Bacon describes Gimbel this way:
Tall, fit, straight in the pink. Large face with unobtrusive features. Small, kind eyes, mildly interested, aloof and impersonal. No Neck. Head screwed on tight. I Shoulders like a coat-hanger. Looks placid, worth burgher gone sporting. Grand haberdashery with crimson hanky, belt, tie, flower and socks. Stands like a Pharaoh with instinctive dignity.The hobby horse may refer to the “worthy burgher gone sporting” but it might also refer to Gimbel's wife who was a famous horse-woman.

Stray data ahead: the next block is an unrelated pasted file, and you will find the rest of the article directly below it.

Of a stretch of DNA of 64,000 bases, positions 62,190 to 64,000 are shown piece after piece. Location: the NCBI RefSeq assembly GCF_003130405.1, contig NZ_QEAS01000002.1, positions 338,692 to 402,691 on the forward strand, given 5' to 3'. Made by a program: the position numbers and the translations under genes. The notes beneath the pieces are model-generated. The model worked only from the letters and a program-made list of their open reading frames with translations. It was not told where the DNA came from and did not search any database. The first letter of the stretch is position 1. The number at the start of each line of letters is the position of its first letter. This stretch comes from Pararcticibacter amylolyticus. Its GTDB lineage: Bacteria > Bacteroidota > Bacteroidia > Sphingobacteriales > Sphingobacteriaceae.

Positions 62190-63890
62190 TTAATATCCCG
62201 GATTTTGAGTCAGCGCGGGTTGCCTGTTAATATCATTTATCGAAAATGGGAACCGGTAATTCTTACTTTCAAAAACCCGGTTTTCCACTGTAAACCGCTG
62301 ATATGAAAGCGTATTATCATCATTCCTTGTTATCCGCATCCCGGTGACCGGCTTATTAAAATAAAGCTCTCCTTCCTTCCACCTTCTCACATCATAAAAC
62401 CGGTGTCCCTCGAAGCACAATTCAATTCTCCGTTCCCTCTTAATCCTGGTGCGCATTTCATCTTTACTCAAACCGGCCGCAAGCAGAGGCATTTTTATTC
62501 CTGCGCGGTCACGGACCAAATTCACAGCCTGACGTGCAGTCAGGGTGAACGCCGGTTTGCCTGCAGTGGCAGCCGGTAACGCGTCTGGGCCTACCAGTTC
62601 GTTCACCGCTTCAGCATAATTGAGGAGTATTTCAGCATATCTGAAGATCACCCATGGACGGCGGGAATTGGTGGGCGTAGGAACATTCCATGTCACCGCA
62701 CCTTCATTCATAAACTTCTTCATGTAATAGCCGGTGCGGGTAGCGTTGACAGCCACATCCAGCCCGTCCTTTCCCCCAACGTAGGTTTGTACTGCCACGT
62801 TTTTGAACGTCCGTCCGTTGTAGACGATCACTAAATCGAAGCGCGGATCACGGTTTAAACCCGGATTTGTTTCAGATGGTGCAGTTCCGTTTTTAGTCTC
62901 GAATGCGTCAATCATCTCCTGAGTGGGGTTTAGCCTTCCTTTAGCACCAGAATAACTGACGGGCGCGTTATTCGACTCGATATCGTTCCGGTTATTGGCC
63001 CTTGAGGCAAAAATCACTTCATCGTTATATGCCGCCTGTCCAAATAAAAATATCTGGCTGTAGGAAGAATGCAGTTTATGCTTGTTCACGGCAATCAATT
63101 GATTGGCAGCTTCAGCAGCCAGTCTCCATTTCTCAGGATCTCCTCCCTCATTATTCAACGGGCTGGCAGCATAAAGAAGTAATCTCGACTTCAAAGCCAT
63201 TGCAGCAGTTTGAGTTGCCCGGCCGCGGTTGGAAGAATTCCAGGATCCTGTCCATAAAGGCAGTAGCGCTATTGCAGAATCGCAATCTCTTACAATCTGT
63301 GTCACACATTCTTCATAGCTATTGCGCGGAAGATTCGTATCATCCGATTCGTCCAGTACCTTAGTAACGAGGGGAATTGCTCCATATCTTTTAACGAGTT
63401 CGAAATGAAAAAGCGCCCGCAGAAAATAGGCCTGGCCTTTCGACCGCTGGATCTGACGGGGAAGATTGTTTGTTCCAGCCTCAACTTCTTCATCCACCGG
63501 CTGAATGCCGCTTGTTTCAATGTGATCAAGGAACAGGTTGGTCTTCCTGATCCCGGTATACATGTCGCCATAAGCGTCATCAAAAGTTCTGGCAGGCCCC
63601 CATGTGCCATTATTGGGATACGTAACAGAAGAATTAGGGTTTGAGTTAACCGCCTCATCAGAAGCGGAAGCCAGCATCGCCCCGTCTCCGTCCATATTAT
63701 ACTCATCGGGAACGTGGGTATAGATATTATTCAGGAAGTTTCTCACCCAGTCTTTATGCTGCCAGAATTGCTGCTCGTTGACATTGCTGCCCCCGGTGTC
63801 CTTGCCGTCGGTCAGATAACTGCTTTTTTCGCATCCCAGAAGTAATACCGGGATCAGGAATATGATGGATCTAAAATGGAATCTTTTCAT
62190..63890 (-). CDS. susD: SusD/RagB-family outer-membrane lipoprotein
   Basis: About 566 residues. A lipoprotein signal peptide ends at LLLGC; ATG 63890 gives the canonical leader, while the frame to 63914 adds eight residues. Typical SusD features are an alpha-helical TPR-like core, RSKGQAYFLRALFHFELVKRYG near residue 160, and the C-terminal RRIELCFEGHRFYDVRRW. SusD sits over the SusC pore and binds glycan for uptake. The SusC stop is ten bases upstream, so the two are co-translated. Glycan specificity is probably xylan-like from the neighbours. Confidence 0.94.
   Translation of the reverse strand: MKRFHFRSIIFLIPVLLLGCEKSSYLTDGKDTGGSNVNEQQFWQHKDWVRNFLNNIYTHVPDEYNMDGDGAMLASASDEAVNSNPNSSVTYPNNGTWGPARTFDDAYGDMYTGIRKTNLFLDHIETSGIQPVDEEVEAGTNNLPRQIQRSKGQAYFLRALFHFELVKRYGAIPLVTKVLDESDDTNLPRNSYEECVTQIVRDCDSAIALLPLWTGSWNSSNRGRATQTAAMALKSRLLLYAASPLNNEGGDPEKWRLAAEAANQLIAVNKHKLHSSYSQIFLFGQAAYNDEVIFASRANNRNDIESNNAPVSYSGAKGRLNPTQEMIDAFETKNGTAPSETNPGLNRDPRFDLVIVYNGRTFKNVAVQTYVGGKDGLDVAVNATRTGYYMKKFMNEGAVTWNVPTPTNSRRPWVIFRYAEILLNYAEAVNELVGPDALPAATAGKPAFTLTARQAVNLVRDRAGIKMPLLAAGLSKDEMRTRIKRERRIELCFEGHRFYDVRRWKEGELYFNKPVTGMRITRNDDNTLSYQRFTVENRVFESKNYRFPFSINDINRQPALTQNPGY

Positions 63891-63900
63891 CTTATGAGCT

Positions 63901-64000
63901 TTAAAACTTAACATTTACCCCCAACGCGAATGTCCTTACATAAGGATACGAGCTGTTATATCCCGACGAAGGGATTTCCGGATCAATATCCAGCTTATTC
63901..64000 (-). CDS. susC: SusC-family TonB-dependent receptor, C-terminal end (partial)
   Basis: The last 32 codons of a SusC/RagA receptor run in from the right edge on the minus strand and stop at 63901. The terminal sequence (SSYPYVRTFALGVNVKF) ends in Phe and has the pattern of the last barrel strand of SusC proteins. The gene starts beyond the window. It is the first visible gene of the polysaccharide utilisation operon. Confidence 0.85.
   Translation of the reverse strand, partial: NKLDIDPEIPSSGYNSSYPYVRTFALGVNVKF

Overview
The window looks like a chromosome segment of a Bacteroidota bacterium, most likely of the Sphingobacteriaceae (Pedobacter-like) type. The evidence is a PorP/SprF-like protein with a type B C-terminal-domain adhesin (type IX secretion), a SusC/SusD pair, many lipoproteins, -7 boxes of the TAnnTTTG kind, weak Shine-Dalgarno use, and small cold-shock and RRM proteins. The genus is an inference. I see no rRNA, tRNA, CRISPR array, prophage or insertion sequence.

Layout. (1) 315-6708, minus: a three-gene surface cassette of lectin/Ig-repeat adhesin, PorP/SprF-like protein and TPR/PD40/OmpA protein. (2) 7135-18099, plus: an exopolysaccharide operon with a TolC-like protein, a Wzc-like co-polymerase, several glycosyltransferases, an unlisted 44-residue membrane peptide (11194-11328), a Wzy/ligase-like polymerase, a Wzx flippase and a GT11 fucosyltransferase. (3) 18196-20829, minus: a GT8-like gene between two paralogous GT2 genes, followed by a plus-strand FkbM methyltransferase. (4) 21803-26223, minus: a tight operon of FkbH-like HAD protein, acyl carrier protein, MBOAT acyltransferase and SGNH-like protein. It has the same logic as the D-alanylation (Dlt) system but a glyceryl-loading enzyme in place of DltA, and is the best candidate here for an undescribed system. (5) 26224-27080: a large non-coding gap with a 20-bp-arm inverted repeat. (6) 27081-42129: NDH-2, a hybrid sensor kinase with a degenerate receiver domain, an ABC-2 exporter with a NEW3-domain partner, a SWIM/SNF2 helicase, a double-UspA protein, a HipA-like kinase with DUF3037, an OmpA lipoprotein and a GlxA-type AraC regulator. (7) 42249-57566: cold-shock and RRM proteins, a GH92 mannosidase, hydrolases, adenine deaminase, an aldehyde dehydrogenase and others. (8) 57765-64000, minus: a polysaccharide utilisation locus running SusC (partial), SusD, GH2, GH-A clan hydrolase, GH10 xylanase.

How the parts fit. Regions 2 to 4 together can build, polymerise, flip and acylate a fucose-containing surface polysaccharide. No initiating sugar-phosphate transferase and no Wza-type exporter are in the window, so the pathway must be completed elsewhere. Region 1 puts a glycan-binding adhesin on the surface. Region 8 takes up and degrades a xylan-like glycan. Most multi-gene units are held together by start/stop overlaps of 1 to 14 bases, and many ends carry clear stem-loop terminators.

This profile of Gimbel is taken from a photo in the Library of Congress, and meets Bacon's depiction pretty well.
Here Gimbel is shown in a 1957 AP photo conferring with Jack I. Strauss president and son of the founder of Macy's, thereby answering the rhetorical question “Does Macy's Tell Gimbel's?”
Sometimes Macy's Does Tell Gimbel's -- The New York subway strike is costing retail stores $2 million a day and Bernard Gimbel (left), president of the Thirty-fourth street store, listens as Jack I. Strauss, president of Macy's, tells about the bad Christmas outlook for the Merchants. -- AP Wirephoto.